Bayer AG reported yesterday that it has settled more Yaz and Yasmin lawsuits that allege the popular birth control pills caused young women to suffer dangerous blood clots. According to a report from Bloomberg News, nearly 1,900 Yaz and Yasmin lawsuits have been resolved for $406.2 million. In its latest stockholder newsletter, Bayer also said it planned to up its reserves for Yaz and Yasmin lawsuits, and will be setting aside an additional $610 million to take care of legal costs not covered by its insurance.
According to the Bloomberg report, Bayer is only settling Yaz and Yasmin lawsuits involving venous blood clots, which occur in the veins and can cause heart attacks and strokes. Such lawsuits represent roughly half of the 12,000 or so claims pending in state courts around the country, and in the federal Yaz and Yasmin multidistriction underway in U.S. District Court, Southern District of Illinois. So far, the company has not settled any lawsuits involving arterial blood clots or gall bladder disease. The arterial clot cases represent some of the most serious injuries alleged to have been caused by Yaz and Yasmin, Bloomberg said.
Yaz and Yasmin are both made with a synthetic form of progestin called drospirenone. In April, the U.S. Food & Drug Administration (FDA) announced that the labels for Yaz, Yasmin and other drospirenone birth control pills would be updated to provide stronger information regarding their blood clot risks, after some studies indicated that such contraceptives were associated with as high as a three-fold increase in the risk of blood clots.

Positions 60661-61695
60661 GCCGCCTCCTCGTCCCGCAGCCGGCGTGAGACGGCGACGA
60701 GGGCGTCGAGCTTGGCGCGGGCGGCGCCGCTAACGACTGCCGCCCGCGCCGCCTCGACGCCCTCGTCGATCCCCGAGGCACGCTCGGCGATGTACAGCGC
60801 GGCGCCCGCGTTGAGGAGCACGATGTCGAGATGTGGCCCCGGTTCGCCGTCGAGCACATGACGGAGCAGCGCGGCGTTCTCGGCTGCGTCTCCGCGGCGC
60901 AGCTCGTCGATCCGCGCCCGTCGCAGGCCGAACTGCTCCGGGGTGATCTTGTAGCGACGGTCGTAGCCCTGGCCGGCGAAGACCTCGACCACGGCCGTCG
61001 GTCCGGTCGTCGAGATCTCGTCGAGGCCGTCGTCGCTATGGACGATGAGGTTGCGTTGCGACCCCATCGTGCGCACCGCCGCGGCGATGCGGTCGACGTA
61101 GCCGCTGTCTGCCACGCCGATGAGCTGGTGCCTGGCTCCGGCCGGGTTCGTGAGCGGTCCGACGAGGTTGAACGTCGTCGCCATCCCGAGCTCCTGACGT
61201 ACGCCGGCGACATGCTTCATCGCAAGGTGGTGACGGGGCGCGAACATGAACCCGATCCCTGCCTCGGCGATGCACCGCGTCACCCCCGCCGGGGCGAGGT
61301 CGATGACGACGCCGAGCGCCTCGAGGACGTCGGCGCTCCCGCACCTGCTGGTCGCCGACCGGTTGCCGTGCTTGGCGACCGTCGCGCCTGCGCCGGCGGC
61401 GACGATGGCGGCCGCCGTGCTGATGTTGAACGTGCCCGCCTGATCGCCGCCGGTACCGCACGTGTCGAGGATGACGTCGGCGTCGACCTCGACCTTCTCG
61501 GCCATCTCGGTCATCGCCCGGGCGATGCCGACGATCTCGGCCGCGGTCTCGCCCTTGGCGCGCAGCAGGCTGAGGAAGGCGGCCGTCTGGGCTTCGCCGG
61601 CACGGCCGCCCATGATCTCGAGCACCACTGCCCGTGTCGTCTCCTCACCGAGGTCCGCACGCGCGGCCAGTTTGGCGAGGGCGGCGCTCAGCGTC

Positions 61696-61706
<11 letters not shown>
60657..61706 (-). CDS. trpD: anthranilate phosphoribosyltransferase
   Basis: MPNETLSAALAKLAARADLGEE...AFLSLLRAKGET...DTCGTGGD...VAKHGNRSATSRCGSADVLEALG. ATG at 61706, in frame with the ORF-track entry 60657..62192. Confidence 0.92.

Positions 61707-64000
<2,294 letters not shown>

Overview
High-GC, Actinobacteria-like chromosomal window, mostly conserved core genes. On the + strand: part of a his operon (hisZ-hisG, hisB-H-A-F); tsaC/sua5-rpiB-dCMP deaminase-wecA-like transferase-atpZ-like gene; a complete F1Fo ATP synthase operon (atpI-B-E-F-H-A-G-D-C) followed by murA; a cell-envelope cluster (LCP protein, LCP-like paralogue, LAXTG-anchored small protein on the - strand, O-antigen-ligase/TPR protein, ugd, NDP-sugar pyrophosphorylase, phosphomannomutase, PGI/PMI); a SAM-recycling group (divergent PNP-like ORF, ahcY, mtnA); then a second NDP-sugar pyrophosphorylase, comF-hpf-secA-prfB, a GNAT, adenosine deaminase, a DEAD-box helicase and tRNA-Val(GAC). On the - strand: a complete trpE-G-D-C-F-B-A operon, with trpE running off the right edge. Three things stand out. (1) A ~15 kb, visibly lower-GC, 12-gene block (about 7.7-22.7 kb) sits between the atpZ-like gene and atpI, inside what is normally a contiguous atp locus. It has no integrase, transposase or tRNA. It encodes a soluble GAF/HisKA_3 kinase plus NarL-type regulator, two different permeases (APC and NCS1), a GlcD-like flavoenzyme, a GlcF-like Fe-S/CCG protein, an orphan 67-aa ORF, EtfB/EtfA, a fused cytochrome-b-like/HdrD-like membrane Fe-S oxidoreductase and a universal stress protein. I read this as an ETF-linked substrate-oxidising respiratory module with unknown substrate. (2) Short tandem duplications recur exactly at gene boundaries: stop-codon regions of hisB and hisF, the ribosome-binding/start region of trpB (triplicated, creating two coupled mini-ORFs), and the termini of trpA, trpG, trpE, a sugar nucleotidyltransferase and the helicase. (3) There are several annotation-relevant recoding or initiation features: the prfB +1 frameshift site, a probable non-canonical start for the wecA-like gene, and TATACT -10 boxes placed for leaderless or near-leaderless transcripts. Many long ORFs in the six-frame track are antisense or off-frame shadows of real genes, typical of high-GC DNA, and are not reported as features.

Late last year, the first bellwether trials, or test cases, scheduled to start in the federal Yaz and Yasmin multidistrict litigation were postponed indefinitely. U.S. District Judge David Herndon, at the behest of Bayer, instead ordered the parties to begin settlement negotiations, and appointed a special master, George Washington law professor Stephen Saltzburg, to mediate. In an interview with the Madison Record last month, Salzburg expressed optimism about the push to settle cases.
“So far, so good,” Saltzburg said of the status of the litigation, according to the Record. “I am cautiously optimistic that we will settle all of these cases. There are always some holdouts, but I think we will settle the bulk of these cases in the next year.”
Saltzburg is also serving as a special master in Yasmin-related litigation in Pennsylvania and New Jersey. He told the Record that “everyone wants their cases settled,” and that the judges overseeing the litigations “are very happy that these cases are settling in the way they are settling.”